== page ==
A World without the Wellcome?

Posted in resources by Editor on May 25, 2010

From the Editor

As a former research associate at the Wellcome Trust Centre for the History of Medicine, I’m as dismayed as anyone at the recent announcement that the Centre will be closing. The Wellcome has played an immensely valuable role for scholars across multiple disciplines, including art history. Thanks in part to the importance of Roy Porter for the Centre (and of course the importance of the Enlightenment for the history of medicine), the Wellcome has provided valuable institutional support for the field of eighteenth-century studies generally. The announcement also raises questions about the fate of the Wellcome Library, which includes an unrivaled collection of visual resources, much of which has been available online (reassurances have been made, but it’s difficult for me to imagine the Library without the Centre; at the very least, its mission would change).* For more information, see the announcement at the UCL website, a brief article at The Times Higher Education, and this editorial from the Telegraph. I hope you’ll consider signing the following petition.

-Craig Hanson

To:  UCL/The Wellcome Trust

On March 31st the Wellcome Trust and UCL announced the closure of the Wellcome Trust Centre for the History of Medicine. This decision came in the middle of negotiations concerning the normal quinquennial review of funding for the Centre. The proposal to close the Centre was made by a handful of persons within the Wellcome Trust without, as far as is known, the involvement of any historian of medicine. We call upon the Trust to reconsider its decision, reinstate the independent peer review process, and permit any subsequent Centre to remain within the Wellcome building. We call upon UCL to maintain the history of medicine as a visible entity within College serving both historians and medics.

* N.B. –– Regarding the fate of the Library, please see this posting, added 26 May 2010.

◊  ◊  ◊  ◊  ◊

Roy Porter Memorial Lecture by Quentin Skinner, Political Liberty: The Enlightenment Debate
Wellcome Building, 183 Euston Road, London, 26 May 2010

With the announcement of the closure of the Centre by UCL and the Wellcome Trust, and the uncertainty regarding the precise details of the two-year wind-down, the 2010 Roy Porter Memorial lecture will be the last. Professor Quentin Skinner will talk on Political Liberty: The Enlightenment Debate, a subject Roy would have particularly enjoyed.

Jeremy Bentham announced in 1776 that he had made a ‘discovery’ about the concept of liberty. John Lind put forward a similar view in his official response to the Declaration of Independence, but Lind was persuaded (not least by Bentham himself) to accept that Bentham had been the first to articulate the argument. Bentham’s view was primarily directed against the pamphlets of the common lawyer Richard Hey, while Lind’s was more ambitiously directed against the pro-American writings of Richard Price. The lecture begins by examining the background to the theory that Lind denounced, and then turns to examine the background to the rival theory that he and Bentham both espoused. As the latter discussion unfolds, a doubt about Bentham’s claims to originality begins to arise. The lecture ends by suggesting that the earliest articulation of the theory that he claimed as his own was in fact the work of Thomas Hobbes.

The lecture will be held on May 26th in the Wellcome Building, 183 Euston Road. Attendance is free on receipt of an e-ticket which may be obtained by emailing: hom-events@ucl.ac.uk.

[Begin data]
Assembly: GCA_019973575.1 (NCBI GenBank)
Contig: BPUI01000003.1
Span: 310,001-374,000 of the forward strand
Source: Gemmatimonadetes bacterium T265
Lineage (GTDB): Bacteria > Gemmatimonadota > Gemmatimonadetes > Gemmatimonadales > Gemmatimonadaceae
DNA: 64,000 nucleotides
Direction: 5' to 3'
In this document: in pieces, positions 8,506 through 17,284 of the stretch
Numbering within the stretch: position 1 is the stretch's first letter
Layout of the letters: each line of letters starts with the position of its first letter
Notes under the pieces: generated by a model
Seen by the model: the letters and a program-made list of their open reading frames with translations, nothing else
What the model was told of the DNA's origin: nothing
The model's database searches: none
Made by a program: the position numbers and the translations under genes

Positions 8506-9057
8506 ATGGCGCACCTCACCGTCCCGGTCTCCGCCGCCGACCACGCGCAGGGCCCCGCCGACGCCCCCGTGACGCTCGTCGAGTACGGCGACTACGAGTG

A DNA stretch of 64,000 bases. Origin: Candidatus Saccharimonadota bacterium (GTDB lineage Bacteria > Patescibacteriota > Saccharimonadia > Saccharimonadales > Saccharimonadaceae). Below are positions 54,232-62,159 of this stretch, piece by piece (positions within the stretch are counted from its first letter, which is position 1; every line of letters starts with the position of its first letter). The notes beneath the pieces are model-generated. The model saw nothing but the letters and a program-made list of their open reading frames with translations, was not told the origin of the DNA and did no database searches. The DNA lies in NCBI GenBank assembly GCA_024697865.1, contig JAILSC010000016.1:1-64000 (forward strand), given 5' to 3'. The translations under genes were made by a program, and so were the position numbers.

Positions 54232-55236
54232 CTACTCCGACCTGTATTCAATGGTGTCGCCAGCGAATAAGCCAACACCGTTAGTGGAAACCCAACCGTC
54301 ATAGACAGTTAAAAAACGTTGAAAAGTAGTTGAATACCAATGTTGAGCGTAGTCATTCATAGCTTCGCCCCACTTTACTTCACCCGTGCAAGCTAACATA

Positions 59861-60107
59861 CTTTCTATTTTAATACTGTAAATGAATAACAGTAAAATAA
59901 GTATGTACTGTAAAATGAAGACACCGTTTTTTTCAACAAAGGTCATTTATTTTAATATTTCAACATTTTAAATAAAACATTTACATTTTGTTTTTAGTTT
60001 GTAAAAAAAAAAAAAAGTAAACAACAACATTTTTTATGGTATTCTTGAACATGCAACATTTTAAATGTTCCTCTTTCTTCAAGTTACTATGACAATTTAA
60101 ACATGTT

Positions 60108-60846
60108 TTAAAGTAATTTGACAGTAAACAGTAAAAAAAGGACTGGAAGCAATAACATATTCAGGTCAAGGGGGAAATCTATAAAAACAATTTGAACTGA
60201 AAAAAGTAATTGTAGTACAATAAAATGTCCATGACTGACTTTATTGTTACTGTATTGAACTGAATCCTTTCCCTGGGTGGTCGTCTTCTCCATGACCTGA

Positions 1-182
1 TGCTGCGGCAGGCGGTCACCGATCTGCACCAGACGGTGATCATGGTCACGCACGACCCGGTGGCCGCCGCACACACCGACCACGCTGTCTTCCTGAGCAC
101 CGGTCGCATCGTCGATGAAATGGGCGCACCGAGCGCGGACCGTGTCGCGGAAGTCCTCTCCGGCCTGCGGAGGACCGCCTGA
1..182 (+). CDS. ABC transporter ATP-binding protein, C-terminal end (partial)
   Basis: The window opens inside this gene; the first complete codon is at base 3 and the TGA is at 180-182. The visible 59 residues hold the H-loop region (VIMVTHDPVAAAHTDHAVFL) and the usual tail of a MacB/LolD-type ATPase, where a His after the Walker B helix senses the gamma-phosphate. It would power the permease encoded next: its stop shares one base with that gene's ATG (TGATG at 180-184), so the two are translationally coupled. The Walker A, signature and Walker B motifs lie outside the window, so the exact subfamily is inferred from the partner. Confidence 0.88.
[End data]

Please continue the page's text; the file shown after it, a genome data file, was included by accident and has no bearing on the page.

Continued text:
Old Master Drawings in Grenoble

Posted in books, catalogues, exhibitions by Editor on May 25, 2010

From the evene.fr site:

De chair et d’esprit: Les dessins italiens du musée de Grenoble (XVe — XVIIIe siècles)
Musée de Grenoble, 6 March – 30 May 2010

Giovanni Battista Piazzetta (1682-1754), "Bust of a Young Woman," Black chalk and charcoal, heightened with white gouache - 37.6 x 30.4 cm (Grenoble: Musée de Grenoble)

Le musée de Grenoble a entrepris d’étudier et de publier les 3500 dessins anciens (du XVe au XVIIIe siècle) conservés dans ses collections, en présentant chaque année, sur trois ans, une sélection des oeuvres les plus représentatives de ce fonds. Un fonds qui était demeuré jusqu’alors largement inexploité et pour l’essentiel inédit. En 2010, la première étape de cette démarche sera consacrée à l’Italie et permettra de découvrir près de 120 dessins issus des différents foyers artistiques de la péninsule. L’étude et la mise en valeur de ses collections sont parmi les missions premières d’un musée. A Grenoble, alors que la majeure partie des peintures et sculptures ont été publiées, les équipes travaillent depuis plusieurs années sur le fonds d’art graphique.

◊  ◊  ◊  ◊  ◊

A review of the exhibition by Didier Rykner from The Art Tribune is available in English here»

. . . . We were struck during our visit to this exhibition in Grenoble by the quality of the works which nonetheless remained totally unknown until now, even to specialists. Furthermore, we would like to commend the museum for its determination to explore and catalogue all of its collections, an undertaking begun many years ago and which its current director, Guy Tossato, continues to pursue. Next year, after the Italian drawings, the museum will highlight French drawings before the 19th century, then will present Northern European sheets. Let us hope that the entire collection will soon be published, a feat not yet achieved, to our knowledge, by any of the other provincial museums.

The accompanying catalogue is available through Michael Shamansky’s artbooks.com. Eric Pagliano, Catherine Monbeig Goguel, and Philippe Costamagna, De chair et d’esprit, dessins italiens du musée de Grenoble XVe –XVIIIe siecle (Paris: Somogy, 2010), ISBN: 9782757203057, $65.

%d bloggers like this: